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                                 (stunning vertical rainbow)

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                                          (Otago countryside)

After driving for about 2.5 hours, we reached our first stop, Te Anau. The bus made a 30 minute stop there, and the guide instructed us to be back in 30 mins. There was a cafe at the bus stop, and also a small shopping area across the street. Since we had already finished our breakfast in Queenstown, we decided to take a walk and check out Lake Te Anau. Again, the scenery was just amazing, with rainbows and low hanging clouds.

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                                            (Lake Te Anau)

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                                    (sea plane at Lake Te Anau)

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                                   (low clouds at Lake Te Anau)

After our brief stop, we all boarded the bus again and headed towards Milford Sound. The weather slowly changed as we were driving. From clear sunlight, we were now watching rain come down on the bus window; it was heavy rain. This was a good time for our guide to point out that the area near Milford Sound is one of the wettest in NZ and also in the world. It rains there every other day on average. While we made the stop at Te Anau, our guide had contacted the airport in Milford Sound to check on the status of the weather. They do this every tour for people who are interested in booking a fly-back option. Anyone on the tour could choose to fly back – for a fee of course. If the weather is found suitable for flying, then the guide helps you book the flight back.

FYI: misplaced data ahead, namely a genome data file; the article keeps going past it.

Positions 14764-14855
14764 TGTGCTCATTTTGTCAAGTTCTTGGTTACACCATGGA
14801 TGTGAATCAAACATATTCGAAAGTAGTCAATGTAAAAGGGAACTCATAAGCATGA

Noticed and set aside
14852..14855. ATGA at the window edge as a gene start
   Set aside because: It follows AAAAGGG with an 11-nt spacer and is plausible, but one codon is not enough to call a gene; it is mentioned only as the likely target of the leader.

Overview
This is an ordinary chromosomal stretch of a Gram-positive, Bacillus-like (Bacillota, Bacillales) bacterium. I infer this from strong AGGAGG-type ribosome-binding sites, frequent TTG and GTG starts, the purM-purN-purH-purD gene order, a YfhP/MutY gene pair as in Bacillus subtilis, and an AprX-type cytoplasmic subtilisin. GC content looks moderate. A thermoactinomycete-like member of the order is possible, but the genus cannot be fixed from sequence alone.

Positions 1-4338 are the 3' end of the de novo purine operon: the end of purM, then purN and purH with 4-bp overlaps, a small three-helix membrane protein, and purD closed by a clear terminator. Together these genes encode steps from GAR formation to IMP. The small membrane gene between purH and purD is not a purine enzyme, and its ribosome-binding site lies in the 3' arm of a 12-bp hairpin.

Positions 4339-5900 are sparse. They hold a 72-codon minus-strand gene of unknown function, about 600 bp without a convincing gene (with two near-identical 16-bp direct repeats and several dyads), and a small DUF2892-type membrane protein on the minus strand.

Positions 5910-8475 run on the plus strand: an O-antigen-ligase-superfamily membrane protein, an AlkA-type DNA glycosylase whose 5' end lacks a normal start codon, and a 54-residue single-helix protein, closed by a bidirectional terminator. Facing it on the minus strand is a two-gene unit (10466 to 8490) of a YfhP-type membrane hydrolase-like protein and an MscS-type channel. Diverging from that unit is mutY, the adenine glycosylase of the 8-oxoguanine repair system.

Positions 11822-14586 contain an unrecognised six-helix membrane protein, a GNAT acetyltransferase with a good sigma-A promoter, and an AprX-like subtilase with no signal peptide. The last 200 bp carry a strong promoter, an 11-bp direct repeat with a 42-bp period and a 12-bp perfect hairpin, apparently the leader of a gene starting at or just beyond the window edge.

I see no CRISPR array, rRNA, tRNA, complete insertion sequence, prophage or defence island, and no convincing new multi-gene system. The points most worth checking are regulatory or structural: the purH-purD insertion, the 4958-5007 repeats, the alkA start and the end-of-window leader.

However, the news that the guide received in Te Anau was not very good, especially for people who were interested in flying back. It was pouring down in Milford Sound, and that was apparently going to continue for some more time. No planes were taking off that day.

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                                 (a rainy day in Southland)

A few minutes after leaving Te Anau, we made another stop, this time at Knobs Flat. That was a short 5 min photo stop where we got a picture of this flat landscape with clouds and hills in the background.

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                                       (photo stop at Knobs Flat)

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                                             (near Knobs Flat)

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                                      (a stop at Knobs Flat)

After leaving Knobs Flat, we made our next stop a few minutes later at a place called Mirror Lakes. On a clear day, when the water is calm, you can see the reflection of a purpose built sign which would read “Mirror Lakes” in the water. However, since the weather was not clear when we were there, we could not see that clear reflection. So we got on the bus just as quickly as we got off it.

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                             (driving towards Milford Sound)

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                                      (at Mirror Lakes stop)

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       (on a clear day, reflection in the water reads “Mirror Lakes”)

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                           (one of the wettest places in NZ)